Freelance Writers and Copyrights – What You Need To Know – Part 1

copyright for writers

Yesterday I answered a question, My Article Was Stolen – What Should I Do? – Ask Anne at and it got me thinking again about copyright law.

Of course, I’m not a lawyer and I don’t even play one on TV; this is my understanding of copyright law as it applies to freelance writers in the United States. (More about overseas copyrights later.)

When you’re writing for yourself, you have an automatic copyright on the work even if you don’t file for copyright protection. That protection is based on the idea that as the creator of a work you deserve ownership and any financial benefit that may come out of that ownership.

When you write for someone else, who owns the copyright should be spelled out before you even begin the work. In many cases the publishers claim the copyright – sometimes you can negotiate this and it’s always safe to ask. Assuming the publisher owns the copyright, they stand to benefit financially – ideally you’ll have been paid enough to make giving up the copyright worthwhile. (It’s probably worth noting that images – photos, drawings, graphics, etc. are also usually copyrighted – meaning don’t use them without permission.)

Is it worth a copyright?

Many writers have an almost knee-jerk reaction of “NO!” when they discover a publisher wants to retain the copyright. My suggestion is you take a deep breath and consider what you’ve written or plan to write and decide if this is a battle worth fighting.

For example, if you’re doing a series or even a single 300 word blog post on last night’s television show or about an company that makes widgets, there’s probably not much point in trying to insist on retaining the copyright. It’s easy for you to write, and it’s not a topic you’re likely to want to use again, at least in that form.

On the other hand, you may very well want to negotiate the copyright for a book or other significant piece of writing.

In other words, pick your battles carefully.

Neither ideas nor titles can be copyrighted

It’s not possible to copyright an idea – just the expression of that idea. That’s why it’s totally okay for you to write about raising feral kittens and for me to write about the same topic – both of us can protect what we write on the same subject, but not the idea itself.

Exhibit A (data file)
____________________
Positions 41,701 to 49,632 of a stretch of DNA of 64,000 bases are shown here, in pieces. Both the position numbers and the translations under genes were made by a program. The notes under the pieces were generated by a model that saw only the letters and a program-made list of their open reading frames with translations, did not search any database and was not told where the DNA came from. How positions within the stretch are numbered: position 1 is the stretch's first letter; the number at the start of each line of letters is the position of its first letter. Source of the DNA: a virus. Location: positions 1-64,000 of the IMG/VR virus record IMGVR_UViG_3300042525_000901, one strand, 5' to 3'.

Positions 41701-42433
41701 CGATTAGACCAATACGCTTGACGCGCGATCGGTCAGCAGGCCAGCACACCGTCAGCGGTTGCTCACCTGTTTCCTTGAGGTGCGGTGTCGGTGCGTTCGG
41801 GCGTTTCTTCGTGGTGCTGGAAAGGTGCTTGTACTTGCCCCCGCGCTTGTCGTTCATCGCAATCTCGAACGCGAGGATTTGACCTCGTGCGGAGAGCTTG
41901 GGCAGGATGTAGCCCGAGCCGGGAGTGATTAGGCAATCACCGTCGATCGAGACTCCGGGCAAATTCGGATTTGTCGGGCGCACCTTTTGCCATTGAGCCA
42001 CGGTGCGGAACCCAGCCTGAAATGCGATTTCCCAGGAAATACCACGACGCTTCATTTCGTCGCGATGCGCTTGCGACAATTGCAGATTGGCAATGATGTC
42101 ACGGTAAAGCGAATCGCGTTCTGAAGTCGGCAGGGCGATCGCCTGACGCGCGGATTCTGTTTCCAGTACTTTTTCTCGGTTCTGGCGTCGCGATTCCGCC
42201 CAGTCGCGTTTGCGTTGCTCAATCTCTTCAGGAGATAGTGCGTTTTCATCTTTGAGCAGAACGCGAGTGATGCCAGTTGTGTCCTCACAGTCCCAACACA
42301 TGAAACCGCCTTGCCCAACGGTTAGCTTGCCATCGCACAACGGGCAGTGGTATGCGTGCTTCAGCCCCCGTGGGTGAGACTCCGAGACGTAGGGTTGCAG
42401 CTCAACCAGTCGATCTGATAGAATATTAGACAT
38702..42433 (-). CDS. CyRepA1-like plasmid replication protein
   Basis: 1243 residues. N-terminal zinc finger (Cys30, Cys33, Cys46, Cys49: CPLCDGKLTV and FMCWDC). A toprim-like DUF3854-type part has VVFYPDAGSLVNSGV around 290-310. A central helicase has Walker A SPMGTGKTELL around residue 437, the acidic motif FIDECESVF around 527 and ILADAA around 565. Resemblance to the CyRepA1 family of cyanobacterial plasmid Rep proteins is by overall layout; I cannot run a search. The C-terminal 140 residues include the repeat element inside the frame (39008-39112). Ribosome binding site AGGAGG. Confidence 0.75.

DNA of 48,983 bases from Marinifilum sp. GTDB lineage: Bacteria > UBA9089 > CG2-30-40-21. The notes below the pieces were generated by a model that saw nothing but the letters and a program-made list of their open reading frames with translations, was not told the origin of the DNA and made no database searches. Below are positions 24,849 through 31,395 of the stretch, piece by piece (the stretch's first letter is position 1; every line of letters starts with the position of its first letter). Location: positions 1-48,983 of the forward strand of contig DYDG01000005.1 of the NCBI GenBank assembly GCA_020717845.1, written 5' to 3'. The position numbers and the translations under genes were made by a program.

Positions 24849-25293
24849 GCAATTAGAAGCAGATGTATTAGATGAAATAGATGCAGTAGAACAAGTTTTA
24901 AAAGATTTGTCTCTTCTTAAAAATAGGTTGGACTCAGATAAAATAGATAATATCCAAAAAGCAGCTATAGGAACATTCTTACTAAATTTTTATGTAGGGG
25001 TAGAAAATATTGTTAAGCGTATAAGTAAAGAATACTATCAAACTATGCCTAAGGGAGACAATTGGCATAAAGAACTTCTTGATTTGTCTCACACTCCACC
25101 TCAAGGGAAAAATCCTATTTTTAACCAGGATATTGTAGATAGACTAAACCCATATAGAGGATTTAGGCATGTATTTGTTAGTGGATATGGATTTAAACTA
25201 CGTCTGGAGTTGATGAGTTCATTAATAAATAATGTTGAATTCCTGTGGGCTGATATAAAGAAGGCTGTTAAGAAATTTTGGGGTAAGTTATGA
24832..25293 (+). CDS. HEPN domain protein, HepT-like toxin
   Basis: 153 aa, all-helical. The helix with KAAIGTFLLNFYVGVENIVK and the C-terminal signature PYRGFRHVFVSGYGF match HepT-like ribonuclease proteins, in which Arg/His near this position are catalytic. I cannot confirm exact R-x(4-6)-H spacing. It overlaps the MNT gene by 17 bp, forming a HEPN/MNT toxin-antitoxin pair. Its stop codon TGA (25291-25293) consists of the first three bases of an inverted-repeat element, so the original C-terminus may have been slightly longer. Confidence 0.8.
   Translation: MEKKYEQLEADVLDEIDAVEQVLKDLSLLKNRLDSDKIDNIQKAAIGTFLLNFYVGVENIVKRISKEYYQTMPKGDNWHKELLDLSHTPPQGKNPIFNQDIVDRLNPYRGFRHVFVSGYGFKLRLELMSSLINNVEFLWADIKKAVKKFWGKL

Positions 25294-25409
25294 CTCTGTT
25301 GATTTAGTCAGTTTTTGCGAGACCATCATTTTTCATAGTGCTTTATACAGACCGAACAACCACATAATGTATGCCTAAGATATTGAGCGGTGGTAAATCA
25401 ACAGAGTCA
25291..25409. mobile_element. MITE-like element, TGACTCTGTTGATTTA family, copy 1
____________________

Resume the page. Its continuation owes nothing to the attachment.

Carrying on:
Titles can’t be copyrighted either. Yesterday I looked up a book title, Blink, at my library and found maybe a dozen books with similar titles. I had to sort through them to find the one I wanted.  In this case, the subtitle, The power of thinking without thinking  was my clue. It’s written by Malcolm Gladwell and I’m enjoying learning about how we often make decisions.

Filing for a copyright may make suing easier

Although, in the US, you have a copyright as soon as you begin to write, using the copyright symbol (© ) and or actually filing for a copyright may make it easier for you to sue if someone steals your work. Of course, there’s the whole cost of lawsuits issue, but if you want you can file online at There’s a fee involved.

If you look at the bottom of this page on the right you’ll see a copyright symbol.

Then there’s the whole issue of what your clients may know or think they know about copyright. Next week I’ll talk about that and maybe work in some information about international copyrights. (Hint, there is no such thing, but there are some guidelines.)

By the way, the cc symbol on the graphic indicates this graphic is licensed through a Creative Commons license. Although this doesn’t have much if any legal standing at the moment I suspect it’s the direction we should be heading.

What’s your experience with copyrights? Let us know in comments or inside the forum if you’re a member.

Write well and often,

Anne Wayman



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